Employment FAQ

FREQUENTLY ASKED QUESTIONS

Child Labor

Minors can work in retail trade, in the restaurant industry, do office work and do other types of non-hazardous work beginning at age 14. Certain other types of work such as newspaper delivery, lawn care, babysitting, etc. can be performed at younger ages. There are hour restrictions that apply to minors under the age of 16. Child Labor Laws prohibit minors under 18 from working in 17 different occupations determined to be hazardous

Employers in Utah are free to hire a minor without a work permit. The expectation is that employers in employing minors will be complying with the standards concerning age-appropriate jobs, lunches and breaks, and hourly restrictions for minors under age 16. There is a process in the statute where in limited, special circumstances, a request for a work authorization can be submitted to the Commission if the employment of the minor, such as in the case of a child actor, is going to involve odd work hours or other variances from the normal standards set forth in the statute or rules.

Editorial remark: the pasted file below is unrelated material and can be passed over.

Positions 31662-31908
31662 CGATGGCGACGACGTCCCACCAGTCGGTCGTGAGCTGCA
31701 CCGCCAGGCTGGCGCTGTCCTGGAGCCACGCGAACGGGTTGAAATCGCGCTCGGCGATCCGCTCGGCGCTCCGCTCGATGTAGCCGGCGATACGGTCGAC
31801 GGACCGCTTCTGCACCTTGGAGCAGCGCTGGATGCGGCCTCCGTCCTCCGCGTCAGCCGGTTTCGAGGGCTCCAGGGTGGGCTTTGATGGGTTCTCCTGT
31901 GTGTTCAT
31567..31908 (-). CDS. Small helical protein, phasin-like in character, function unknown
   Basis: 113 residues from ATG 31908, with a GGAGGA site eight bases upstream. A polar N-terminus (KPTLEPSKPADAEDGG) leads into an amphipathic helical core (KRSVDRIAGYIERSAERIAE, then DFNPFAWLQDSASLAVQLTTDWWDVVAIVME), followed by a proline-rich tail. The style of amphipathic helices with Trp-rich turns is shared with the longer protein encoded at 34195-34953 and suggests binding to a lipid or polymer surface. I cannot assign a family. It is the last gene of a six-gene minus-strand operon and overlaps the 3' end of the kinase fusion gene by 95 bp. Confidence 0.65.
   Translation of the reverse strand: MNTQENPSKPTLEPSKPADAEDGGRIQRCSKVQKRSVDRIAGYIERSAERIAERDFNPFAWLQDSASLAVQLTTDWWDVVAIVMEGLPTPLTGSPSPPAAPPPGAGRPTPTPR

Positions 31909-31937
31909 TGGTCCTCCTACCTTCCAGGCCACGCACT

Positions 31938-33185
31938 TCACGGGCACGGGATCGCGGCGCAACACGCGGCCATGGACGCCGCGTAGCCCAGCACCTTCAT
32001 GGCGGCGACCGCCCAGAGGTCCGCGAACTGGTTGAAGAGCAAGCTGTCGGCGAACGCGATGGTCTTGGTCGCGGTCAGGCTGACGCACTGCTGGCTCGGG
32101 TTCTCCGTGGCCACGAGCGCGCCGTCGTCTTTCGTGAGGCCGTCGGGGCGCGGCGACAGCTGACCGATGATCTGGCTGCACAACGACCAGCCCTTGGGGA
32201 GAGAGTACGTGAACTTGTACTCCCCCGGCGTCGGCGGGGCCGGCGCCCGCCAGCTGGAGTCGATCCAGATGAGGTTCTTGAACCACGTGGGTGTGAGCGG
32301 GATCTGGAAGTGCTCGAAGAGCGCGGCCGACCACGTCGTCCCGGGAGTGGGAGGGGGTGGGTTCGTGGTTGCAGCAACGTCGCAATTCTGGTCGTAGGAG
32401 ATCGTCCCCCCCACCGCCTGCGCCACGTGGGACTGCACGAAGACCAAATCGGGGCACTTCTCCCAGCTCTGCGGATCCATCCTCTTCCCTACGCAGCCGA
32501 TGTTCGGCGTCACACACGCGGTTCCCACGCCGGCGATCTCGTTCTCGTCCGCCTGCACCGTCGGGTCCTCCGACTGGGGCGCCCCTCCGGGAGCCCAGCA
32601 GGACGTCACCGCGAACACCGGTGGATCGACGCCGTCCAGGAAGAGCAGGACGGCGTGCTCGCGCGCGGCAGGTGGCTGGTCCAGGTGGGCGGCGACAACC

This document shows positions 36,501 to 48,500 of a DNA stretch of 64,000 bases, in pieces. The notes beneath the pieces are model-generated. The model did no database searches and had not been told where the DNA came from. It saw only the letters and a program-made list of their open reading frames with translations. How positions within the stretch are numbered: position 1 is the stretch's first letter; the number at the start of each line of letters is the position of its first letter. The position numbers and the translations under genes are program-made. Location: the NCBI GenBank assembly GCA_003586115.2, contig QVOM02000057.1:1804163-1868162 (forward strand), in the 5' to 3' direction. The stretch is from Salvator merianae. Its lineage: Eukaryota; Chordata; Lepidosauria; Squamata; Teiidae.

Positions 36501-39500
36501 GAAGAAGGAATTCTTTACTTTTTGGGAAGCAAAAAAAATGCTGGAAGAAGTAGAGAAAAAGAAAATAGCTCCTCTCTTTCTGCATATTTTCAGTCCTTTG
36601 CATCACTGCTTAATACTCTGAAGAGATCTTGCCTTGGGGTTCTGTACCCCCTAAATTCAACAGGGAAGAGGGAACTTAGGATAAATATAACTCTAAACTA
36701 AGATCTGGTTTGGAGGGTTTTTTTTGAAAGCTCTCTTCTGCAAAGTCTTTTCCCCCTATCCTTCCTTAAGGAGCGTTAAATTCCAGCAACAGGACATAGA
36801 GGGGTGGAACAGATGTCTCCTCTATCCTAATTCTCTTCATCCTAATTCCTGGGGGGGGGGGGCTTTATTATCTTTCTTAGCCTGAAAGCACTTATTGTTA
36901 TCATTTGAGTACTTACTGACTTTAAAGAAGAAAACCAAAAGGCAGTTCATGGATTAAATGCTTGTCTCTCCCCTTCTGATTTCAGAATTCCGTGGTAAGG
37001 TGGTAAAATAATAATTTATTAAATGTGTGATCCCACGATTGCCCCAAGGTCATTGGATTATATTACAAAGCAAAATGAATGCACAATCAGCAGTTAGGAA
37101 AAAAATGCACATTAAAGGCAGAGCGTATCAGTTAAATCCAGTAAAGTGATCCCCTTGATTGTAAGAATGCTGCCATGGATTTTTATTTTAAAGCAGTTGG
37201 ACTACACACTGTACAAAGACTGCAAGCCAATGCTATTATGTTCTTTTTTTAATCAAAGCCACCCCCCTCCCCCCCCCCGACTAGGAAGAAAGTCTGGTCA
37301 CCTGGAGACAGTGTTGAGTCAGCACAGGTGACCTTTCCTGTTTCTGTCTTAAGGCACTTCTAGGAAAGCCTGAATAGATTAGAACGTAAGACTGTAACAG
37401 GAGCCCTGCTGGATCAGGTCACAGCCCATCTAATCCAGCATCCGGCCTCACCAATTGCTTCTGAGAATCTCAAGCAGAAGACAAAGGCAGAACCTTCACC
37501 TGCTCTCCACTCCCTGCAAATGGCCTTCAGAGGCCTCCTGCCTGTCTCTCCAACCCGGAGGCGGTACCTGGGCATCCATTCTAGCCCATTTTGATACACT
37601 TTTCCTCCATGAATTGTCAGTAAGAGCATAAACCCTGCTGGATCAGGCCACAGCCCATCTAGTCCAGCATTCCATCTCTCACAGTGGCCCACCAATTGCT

There are many areas of agreement between State and Federal child labor law. However, there are some Federal standards that are stricter than Utah law and if the Federal law applies the employer must comply with the stricter requirement. For example, under Federal law 14 and 15 year old minors may not work more than three hours on a school day and may not work past 7:00 p.m. from Labor Day to June 1 and past 9:00 p.m. from June 1 to Labor Day. Under Utah state law, minors under the age of 16 may work four hours on a school day, until 9:30 p.m. year around and after 9:30 p.m. if the next day is not a school day. In this example, employers must comply with the Federal standards. Please visit the U.S. Department of Labor’s website to compare standards at www.dol.gov.

Minors under the age of 18 are entitled to a meal period of at least 30 minutes not later than five hours from the beginning of their shift. A rest break is required for minors of at least 10 minutes for every three hour period or part thereof that is worked.

Under Federal law, those 14 and 15 may not work more than three hours on a school day, may not work past 7:00 p.m. from Labor Day to June 1 and past 9:00 p.m. from June1 to Labor Day.
















 
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